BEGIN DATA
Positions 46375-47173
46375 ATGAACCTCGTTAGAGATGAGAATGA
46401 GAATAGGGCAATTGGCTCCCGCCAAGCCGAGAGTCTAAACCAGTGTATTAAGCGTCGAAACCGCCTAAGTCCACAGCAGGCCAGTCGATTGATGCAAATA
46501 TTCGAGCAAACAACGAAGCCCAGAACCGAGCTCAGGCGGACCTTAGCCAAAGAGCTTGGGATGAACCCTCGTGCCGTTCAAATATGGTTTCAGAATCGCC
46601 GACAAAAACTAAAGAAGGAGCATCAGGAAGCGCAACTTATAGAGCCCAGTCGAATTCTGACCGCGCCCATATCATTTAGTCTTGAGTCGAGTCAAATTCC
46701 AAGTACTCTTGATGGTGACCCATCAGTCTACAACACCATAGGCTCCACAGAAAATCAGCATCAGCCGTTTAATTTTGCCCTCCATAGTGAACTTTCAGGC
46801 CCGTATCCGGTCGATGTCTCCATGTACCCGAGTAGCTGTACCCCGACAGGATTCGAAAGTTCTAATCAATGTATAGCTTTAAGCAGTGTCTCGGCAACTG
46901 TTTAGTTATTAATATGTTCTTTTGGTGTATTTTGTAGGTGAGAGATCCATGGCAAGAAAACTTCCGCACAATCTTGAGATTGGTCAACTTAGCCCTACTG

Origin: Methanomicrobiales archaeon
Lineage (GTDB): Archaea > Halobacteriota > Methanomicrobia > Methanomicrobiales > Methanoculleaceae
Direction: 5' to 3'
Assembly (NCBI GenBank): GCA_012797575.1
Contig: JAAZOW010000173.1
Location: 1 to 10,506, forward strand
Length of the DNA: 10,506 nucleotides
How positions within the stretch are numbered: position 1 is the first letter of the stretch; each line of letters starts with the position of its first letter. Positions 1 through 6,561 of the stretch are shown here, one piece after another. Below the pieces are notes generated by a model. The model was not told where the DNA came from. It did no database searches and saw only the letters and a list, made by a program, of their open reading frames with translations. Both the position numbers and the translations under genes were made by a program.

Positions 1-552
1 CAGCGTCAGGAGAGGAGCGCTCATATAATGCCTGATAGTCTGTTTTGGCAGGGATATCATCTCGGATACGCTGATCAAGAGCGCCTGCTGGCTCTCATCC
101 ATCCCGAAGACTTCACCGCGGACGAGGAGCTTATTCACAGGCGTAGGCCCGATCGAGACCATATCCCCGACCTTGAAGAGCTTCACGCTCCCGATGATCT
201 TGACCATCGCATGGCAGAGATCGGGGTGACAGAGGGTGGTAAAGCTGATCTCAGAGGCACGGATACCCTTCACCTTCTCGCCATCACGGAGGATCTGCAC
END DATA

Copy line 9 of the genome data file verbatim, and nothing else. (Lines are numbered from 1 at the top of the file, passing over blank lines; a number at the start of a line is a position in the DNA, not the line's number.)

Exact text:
Origin: Methanomicrobiales archaeon